GLENN LOWRY: The female form was an important subject for Matisse throughout his career. Here he shapes the body out of color, delineating a woman’s figure with the sweep of his scissors.
JODI HAUPTMAN: It gets to the essence of what's been a challenge his whole life. And that is how do you unite color and drawing.
GLENN LOWRY: Matisse’s cut-outs often appear effortless. But the work was arduous, and sometimes he struggled. This was especially true when he began creating the Blue Nudes. Jodi Hauptman:
JODI HAUPTMAN: His assistants describe pinning and unpinning and repinning and pinning again and cutting the bits of paper and building the figure out of bits and just not getting it right… for weeks and weeks.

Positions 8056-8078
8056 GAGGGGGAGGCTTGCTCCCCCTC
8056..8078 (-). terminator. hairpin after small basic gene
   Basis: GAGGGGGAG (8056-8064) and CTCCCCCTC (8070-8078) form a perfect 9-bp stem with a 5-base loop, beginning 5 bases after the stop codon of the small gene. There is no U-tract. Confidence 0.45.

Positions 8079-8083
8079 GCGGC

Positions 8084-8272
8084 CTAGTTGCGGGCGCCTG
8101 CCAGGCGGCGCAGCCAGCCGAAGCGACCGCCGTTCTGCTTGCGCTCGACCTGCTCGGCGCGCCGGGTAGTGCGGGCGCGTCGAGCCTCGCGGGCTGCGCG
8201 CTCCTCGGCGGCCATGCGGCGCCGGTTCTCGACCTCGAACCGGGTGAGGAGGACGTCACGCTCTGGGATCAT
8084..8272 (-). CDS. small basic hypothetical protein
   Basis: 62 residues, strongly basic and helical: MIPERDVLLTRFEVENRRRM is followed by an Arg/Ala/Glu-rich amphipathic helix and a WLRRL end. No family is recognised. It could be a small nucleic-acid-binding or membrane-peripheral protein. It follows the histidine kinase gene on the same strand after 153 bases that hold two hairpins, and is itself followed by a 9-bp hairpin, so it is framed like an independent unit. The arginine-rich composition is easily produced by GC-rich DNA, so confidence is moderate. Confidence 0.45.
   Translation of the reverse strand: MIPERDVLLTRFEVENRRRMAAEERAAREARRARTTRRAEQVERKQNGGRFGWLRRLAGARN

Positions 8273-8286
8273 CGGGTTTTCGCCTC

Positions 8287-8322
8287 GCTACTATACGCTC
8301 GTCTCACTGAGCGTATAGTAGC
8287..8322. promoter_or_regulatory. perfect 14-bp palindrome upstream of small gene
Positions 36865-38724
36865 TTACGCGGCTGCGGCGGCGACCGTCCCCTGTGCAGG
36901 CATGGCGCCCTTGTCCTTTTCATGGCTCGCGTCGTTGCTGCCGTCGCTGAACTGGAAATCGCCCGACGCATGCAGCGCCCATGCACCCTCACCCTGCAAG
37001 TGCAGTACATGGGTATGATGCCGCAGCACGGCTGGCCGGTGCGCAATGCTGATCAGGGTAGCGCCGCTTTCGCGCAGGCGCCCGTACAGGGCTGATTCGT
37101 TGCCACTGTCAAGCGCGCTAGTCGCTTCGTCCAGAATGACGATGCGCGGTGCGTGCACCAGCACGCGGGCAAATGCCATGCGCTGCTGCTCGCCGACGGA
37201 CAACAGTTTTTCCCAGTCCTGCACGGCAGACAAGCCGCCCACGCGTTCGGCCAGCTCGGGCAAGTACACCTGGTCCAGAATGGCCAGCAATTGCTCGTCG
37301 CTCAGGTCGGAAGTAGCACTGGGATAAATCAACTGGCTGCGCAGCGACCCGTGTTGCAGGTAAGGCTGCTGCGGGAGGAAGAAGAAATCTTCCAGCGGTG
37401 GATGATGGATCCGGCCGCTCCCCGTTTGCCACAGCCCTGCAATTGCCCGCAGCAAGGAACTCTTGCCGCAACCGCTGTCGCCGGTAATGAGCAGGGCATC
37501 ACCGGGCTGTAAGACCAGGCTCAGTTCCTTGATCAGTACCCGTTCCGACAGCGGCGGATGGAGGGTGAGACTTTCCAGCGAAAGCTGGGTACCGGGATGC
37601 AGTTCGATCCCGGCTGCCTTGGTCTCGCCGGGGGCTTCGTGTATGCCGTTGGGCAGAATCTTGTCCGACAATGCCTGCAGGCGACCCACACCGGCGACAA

GLENN LOWRY: In frustration, Matisse stopped cutting and turned to drawing. He sketched a seated female nude over and over – some of that work can be seen in this room.
JODI HAUPTMAN: So he learns something from the drawing, and then he goes back to cutting. 00:52:38 [H]e learns that by cutting into the paper and shifting the two sides apart, you get a kind of trough or gully that will help describe the form. And so when you look at the works, you can imagine …the paper …going back together because it's cut essentially from a single sheet.
GLENN LOWRY: To hear more about the role of drawing in Matisse’s cut-outs, enter 6-9-0-1 in the keypad.